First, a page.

Recently I heard a radio talk show host caution, “When it comes to Christian apologetics, we cannot select the questions to be answered.”
Why not? Relying on 1 Peter 3:15, he explained, “Because only unbelievers and doubters may pose faith questions. It is the task of apologists to respond respectfully to their inquiries and their challenges, not to answer questions that are not being asked. It’s like dialogue chemistry: action, reaction. They act; we only react.”
Impressive sound bites? Yes. Sound judgment? No. Real-world apologetics doesn’t wait for biblical faith discussions to be fashionable among skeptics. We need to clarify what is true and how we know truth even when secular Q&A conversations ignore the most critical topics.
Answering Questions—Both Asked and Unasked
But isn’t giving rational responses to inquirers’ questions the essence of apologetics? Some apologetics websites say so. To be sure, a large part of biblical apologetics involves obeying the mandate of 1 Peter 3:15b to provide a logic-based explanation for the Christian faith to those who ask (“always be ready to give a defense to everyone who asks you a reason for the hope that is in you”). That requires careful listening and careful answering (Luke 12:11-12; Acts 24:10-16). The responses given must truly address and answer the questions actually asked. But there is more.
The Lord Jesus, when dialoguing with the Samaritan woman at the well, did not limit His answers to her specific questions (John 4:7-27). Why? Because He knew the need to address questions she did not ask. The Samaritan woman discussed where God should be worshiped, but Christ declared how God should be worshiped—an issue she hadn’t raised. Sometimes apologetics must reach beyond to answer the unasked yet relevant question.
Another important consideration is whether our apologetics is “vertical.” Many quote only the “horizontal” exhortation of 1 Peter 3:15b, but that instruction presupposes 1 Peter 3:15a (“sanctify the Lord God in your hearts”), which is a doxological priority for any apologetics-oriented communication. Consider Stephen’s sermon in Acts 7 before he was stoned to death. Not only did he rationally refute the false charges of the Pharisees, including the future apostle Paul, but he did so while also demonstrating his own heart-sanctification—his own loyalty to the Christ who waited to welcome him into heaven (Acts 7:55-60). In all things, and especially in our defense of the truth, we must glorify God.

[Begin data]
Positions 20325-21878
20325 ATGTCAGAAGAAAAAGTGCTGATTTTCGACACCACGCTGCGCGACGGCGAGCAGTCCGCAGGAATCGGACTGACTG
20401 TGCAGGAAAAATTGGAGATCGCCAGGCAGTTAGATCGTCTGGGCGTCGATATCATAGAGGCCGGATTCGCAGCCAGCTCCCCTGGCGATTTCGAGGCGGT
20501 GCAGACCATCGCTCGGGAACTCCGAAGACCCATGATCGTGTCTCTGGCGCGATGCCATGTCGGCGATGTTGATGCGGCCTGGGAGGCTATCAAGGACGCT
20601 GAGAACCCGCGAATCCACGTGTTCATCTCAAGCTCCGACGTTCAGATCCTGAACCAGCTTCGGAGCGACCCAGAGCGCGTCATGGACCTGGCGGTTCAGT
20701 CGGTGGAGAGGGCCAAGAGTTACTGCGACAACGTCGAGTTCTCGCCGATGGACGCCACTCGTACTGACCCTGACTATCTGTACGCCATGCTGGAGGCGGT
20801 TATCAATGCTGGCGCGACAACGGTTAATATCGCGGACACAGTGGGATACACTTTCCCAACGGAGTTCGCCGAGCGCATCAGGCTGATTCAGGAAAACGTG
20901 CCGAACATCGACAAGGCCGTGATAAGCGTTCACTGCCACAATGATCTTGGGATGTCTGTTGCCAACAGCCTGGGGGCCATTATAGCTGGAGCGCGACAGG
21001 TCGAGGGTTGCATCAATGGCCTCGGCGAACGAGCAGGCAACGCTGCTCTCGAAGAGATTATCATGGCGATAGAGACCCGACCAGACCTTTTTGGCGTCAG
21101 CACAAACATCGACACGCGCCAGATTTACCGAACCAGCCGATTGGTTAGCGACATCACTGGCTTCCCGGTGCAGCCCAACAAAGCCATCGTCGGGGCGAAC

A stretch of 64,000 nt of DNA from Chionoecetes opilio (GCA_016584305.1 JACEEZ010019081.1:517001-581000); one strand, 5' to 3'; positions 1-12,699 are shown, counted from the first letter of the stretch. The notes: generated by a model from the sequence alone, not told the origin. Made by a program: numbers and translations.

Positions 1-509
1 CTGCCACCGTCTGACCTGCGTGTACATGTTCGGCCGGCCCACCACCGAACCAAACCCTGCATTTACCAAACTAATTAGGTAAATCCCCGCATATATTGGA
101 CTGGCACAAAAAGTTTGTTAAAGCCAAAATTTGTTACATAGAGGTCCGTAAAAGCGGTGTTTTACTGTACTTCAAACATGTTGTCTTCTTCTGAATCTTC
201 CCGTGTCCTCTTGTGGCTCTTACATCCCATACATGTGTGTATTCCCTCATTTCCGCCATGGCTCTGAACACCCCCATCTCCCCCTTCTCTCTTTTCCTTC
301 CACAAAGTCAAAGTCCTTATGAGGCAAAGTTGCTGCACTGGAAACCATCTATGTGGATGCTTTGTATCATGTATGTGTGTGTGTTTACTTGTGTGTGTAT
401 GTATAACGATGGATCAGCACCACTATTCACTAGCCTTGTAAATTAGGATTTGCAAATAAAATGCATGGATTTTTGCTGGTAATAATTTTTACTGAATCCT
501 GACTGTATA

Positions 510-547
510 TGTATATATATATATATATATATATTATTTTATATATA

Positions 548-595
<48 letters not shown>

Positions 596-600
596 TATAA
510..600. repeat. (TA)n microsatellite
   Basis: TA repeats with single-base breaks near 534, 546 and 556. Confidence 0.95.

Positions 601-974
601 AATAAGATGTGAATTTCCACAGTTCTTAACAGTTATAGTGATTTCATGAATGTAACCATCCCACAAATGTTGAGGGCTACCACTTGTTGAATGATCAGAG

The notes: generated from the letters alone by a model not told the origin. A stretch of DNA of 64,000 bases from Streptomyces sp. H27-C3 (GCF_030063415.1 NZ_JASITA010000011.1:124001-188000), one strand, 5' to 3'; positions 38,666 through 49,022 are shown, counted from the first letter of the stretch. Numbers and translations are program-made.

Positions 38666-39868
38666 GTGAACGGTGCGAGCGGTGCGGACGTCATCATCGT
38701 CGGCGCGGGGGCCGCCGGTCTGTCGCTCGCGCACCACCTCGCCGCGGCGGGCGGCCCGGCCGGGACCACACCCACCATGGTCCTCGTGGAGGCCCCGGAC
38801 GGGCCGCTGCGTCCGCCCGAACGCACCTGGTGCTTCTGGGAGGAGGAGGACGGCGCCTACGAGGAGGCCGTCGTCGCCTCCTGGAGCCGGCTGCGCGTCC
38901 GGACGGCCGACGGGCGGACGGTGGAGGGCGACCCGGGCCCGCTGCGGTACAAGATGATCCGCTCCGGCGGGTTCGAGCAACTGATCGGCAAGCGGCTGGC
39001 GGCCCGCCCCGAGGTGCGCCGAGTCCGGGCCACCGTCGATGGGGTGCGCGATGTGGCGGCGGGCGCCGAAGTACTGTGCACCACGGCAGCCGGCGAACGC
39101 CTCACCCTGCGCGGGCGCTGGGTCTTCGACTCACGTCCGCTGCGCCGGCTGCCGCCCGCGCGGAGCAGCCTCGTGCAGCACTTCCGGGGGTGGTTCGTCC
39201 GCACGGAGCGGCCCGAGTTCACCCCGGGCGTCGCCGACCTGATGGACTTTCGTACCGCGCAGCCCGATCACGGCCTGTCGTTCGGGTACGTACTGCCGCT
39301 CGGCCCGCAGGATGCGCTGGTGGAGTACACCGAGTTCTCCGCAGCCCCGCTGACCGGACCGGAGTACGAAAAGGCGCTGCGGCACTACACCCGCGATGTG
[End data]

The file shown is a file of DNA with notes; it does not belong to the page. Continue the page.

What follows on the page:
Does Every Question Need an Answer?
Are all dialogues sincere efforts to learn truth? No. Some “inquiries” have insincere agendas (Matthew 2:7-8). If an inquirer’s challenge is just a mask for scoffing, don’t waste your time with it (Psalm 1:1; Titus 3:9-10). After giving an earnest yet succinct witness of God’s truth (Jude 1:3-4; Philippians 1:7), go help others who really care about truth. To paraphrase Christ’s words, shake the dust from your feet and move on to a more receptive audience (Mark 6:11).
Edifying Believers by Verifying Biblical Faith
“Defensive” apologetics, described above, focuses mainly on communicating with sincere doubters while sanctifying God throughout the process. Yet there is one special service that biblical apologetics offers tobelievers—providing comfort, clarification, and confidence regarding the certainty of the biblical faith; i.e., verifying (confirming and corroborating) the truth of God and His Word. For example, note how Luke’s purpose statement illustrates that the Christian faith is truly trustworthy—and its reliability can be documented in many details: “That you may know the certainty of those things in which you were instructed” (Luke 1:4).
Reinforcing the certainty of our biblical faith (2 Peter 1:16-21) and appreciating its “many infallible proofs” (Acts 1:3) are valuable ministries that biblical apologetics provides to receptive believers, regardless of whether the questions are invited by the skeptical crowd.